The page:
|Residence||Bloomington, Indiana, U.S.|
|Known for||Lorentz symmetry breaking|
|Awards||Gravity Research Foundation Award|
|Institutions||Indiana University, Bloomington|
|Doctoral advisor||Samuel MacDowell|
V. Alan Kostelecký is a theoretical physicist who is a distinguished professor of physics at Indiana University, Bloomington. He is noted for his work on Lorentz symmetry breaking in particle physics. He has been described as the world's leading authority on violations of space-time symmetry.
Kostelecký began as an undergraduate in biology, switched his degree to chemistry, and eventually switched for the last time to physics and obtained his undergraduate degree in science from Bristol University in 1977, and his Ph.D. in physics from Yale University in 1982. He has been a faculty member at the Indiana University in Bloomington since joining there in 1985.
In 1989, Kostelecký and his colleagues demonstrated the existence of an anisotropy in string theory models, and proposed a new version of the Standard Model of particle physics, called the Standard-Model Extension that catalogs the various ways in which space-time symmetry can be violated. The Standard-Model Extension has various "coefficients", which are parameters that can be adjusted to the requirements of the model. The theory has now become the benchmark for classic tests of relativity theory. Kostelecký's work hypothesizes possible asymmetries in the space-time at length scales of 10−35 m, that is, the Planck length scale. He has enlisted the help of several physicists from diverse areas such as astrophysics and particle physics to experimentally detect the presence of these asymmetries. Kostelecký, along with Stuart Samuel was the first to use the Bumblebee model in gravity as a simple model for investigating the consequences of spontaneous Lorentz violation.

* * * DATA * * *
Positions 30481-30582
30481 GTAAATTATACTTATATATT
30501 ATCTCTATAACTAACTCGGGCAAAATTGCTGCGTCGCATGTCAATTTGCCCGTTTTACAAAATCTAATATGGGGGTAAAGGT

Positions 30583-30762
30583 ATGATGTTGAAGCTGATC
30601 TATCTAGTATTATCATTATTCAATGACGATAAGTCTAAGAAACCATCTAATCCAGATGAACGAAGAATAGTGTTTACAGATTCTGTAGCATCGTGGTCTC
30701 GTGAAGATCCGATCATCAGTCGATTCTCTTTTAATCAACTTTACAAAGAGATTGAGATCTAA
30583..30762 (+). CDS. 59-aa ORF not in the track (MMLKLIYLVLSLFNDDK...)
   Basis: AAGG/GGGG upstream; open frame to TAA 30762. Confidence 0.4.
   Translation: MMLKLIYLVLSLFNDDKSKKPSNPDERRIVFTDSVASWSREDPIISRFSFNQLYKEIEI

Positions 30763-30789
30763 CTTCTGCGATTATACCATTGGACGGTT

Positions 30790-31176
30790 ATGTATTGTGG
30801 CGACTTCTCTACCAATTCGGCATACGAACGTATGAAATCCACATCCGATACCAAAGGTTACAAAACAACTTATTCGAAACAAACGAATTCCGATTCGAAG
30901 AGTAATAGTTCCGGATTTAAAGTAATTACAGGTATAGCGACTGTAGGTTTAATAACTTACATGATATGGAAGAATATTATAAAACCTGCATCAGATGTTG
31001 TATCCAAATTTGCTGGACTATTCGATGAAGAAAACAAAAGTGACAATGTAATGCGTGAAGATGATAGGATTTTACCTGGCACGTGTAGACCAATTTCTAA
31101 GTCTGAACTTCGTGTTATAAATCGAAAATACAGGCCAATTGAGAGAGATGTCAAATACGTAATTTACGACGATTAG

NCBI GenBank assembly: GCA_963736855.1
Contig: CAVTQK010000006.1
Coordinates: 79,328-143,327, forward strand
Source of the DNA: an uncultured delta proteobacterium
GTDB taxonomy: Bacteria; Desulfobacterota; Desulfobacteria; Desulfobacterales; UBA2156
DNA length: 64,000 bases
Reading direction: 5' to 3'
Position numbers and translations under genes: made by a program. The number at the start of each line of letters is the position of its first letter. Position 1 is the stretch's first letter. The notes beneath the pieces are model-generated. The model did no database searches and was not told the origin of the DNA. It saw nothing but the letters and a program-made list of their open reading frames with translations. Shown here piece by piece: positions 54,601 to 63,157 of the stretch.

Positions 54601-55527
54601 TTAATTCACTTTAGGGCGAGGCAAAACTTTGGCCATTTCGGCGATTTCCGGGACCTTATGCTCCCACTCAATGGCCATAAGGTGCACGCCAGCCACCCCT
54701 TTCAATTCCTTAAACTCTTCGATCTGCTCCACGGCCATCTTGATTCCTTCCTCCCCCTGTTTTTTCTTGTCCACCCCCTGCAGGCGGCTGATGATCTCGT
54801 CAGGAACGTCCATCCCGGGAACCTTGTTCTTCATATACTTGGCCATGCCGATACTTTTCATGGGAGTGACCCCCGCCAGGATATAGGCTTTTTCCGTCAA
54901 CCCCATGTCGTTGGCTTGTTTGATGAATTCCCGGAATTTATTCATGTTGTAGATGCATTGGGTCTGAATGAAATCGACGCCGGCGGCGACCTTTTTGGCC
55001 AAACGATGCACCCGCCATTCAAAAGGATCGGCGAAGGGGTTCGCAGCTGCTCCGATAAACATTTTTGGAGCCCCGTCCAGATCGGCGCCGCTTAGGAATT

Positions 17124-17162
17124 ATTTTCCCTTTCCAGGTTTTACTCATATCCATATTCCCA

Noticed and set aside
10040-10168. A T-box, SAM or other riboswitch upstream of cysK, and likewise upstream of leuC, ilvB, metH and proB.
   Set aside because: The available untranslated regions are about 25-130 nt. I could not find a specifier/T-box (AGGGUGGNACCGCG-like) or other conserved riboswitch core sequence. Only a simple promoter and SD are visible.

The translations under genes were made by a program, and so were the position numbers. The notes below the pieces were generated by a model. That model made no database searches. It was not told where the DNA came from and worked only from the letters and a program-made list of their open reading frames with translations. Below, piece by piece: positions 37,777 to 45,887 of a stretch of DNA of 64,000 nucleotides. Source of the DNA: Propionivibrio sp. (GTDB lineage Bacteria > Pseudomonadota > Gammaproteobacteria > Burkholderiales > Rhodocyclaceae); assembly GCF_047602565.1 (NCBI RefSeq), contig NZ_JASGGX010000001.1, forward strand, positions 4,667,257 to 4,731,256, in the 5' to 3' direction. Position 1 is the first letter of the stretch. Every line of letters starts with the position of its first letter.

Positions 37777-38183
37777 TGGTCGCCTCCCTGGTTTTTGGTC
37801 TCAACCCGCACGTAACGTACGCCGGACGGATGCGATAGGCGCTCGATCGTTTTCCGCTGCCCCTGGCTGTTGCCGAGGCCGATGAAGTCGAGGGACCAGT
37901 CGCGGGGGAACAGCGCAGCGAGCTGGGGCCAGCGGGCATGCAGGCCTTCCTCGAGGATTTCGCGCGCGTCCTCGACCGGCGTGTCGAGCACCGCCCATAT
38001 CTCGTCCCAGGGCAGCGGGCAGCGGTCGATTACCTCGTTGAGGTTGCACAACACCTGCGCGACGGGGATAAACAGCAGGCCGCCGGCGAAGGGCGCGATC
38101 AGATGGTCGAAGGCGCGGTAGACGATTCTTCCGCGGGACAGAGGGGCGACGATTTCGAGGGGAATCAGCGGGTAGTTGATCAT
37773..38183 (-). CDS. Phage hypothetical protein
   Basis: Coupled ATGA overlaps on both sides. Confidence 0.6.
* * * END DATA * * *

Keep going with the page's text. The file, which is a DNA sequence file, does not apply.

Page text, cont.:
Kostelecký has hosted a series of Meetings on CPT and Lorentz Symmetry at Indiana University.
Kostelecký was named a Fellow of the American Association for the Advancement of Science (AAAS) in 2006, a Fellow of the American Physical Society (APS) in 2004, and a Fellow of the English Institute of Physics in 2000. He chaired the APS committees for the Heineman Prize and the Pipkin award in 2005. He received the Indiana University award for excellence in teaching in 1988 and 1992, the Frederic Bachman Lieber Teaching Award in 1997, and a Gravity Research Foundation Award twice, in 1993 and 2005.
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- Dennis Overbye (December 31, 2002). "E and mc sup 2 /sup : Equality, It Seems, Is Relative". The New York Times.
- Kostelecký, V. Alan; Stuart, Samuel (1989). "Spontaneous breaking of Lorentz symmetry in string theory". Physical Review D. APS. 39 (2): 683–685. Bibcode:1989PhRvD..39..683K. doi:10.1103/PhysRevD.39.683.
- Elizabeth Quill (November 13, 2007). "Time Slows When You're on the Fly". Science.
- Pauline Gravel (14 April 2007). "Sciences - La traque à l'erreur initiale". Le Devoir (in French).
- Bluhm, R. (2006). Ehlers, JüRgen; Lämmerzahl, Claus, eds. "Overview of the Standard Model Extension: Implications and Phenomenology of Lorentz Violation". Lecture Notes in Physics. Springer Berlin / Heidelberg. 702: 191–226. doi:10.1007/b11758914.
- "Fifth Meeting on CPT and Lorentz Symmetry". June 28 – July 2, 2010.